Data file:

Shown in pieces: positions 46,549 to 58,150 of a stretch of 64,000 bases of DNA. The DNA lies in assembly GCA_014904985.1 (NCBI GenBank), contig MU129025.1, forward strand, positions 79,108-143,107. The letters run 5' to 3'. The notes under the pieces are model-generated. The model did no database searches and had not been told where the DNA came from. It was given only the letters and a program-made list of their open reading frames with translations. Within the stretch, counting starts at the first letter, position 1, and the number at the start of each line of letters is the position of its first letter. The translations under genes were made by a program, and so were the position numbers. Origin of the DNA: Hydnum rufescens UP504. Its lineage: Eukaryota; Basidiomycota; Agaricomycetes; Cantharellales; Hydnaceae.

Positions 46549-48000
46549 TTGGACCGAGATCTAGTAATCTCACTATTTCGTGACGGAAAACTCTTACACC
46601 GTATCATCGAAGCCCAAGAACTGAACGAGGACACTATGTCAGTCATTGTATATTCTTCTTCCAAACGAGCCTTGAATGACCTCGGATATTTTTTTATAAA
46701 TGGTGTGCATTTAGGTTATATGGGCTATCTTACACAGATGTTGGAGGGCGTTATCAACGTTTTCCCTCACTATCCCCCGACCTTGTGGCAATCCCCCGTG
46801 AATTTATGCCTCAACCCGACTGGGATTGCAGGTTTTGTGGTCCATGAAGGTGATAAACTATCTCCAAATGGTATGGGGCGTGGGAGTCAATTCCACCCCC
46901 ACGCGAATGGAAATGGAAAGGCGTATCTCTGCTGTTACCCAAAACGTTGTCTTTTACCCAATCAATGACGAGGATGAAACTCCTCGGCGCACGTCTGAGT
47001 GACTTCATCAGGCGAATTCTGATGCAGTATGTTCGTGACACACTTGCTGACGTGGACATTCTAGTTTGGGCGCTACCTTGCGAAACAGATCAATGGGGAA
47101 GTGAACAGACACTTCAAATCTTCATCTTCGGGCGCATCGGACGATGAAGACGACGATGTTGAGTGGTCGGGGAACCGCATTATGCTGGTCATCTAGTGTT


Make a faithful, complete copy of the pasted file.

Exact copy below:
Shown in pieces: positions 46,549 to 58,150 of a stretch of 64,000 bases of DNA. The DNA lies in assembly GCA_014904985.1 (NCBI GenBank), contig MU129025.1, forward strand, positions 79,108-143,107. The letters run 5' to 3'. The notes under the pieces are model-generated. The model did no database searches and had not been told where the DNA came from. It was given only the letters and a program-made list of their open reading frames with translations. Within the stretch, counting starts at the first letter, position 1, and the number at the start of each line of letters is the position of its first letter. The translations under genes were made by a program, and so were the position numbers. Origin of the DNA: Hydnum rufescens UP504. Its lineage: Eukaryota; Basidiomycota; Agaricomycetes; Cantharellales; Hydnaceae.

Positions 46549-48000
46549 TTGGACCGAGATCTAGTAATCTCACTATTTCGTGACGGAAAACTCTTACACC
46601 GTATCATCGAAGCCCAAGAACTGAACGAGGACACTATGTCAGTCATTGTATATTCTTCTTCCAAACGAGCCTTGAATGACCTCGGATATTTTTTTATAAA
46701 TGGTGTGCATTTAGGTTATATGGGCTATCTTACACAGATGTTGGAGGGCGTTATCAACGTTTTCCCTCACTATCCCCCGACCTTGTGGCAATCCCCCGTG
46801 AATTTATGCCTCAACCCGACTGGGATTGCAGGTTTTGTGGTCCATGAAGGTGATAAACTATCTCCAAATGGTATGGGGCGTGGGAGTCAATTCCACCCCC
46901 ACGCGAATGGAAATGGAAAGGCGTATCTCTGCTGTTACCCAAAACGTTGTCTTTTACCCAATCAATGACGAGGATGAAACTCCTCGGCGCACGTCTGAGT
47001 GACTTCATCAGGCGAATTCTGATGCAGTATGTTCGTGACACACTTGCTGACGTGGACATTCTAGTTTGGGCGCTACCTTGCGAAACAGATCAATGGGGAA
47101 GTGAACAGACACTTCAAATCTTCATCTTCGGGCGCATCGGACGATGAAGACGACGATGTTGAGTGGTCGGGGAACCGCATTATGCTGGTCATCTAGTGTT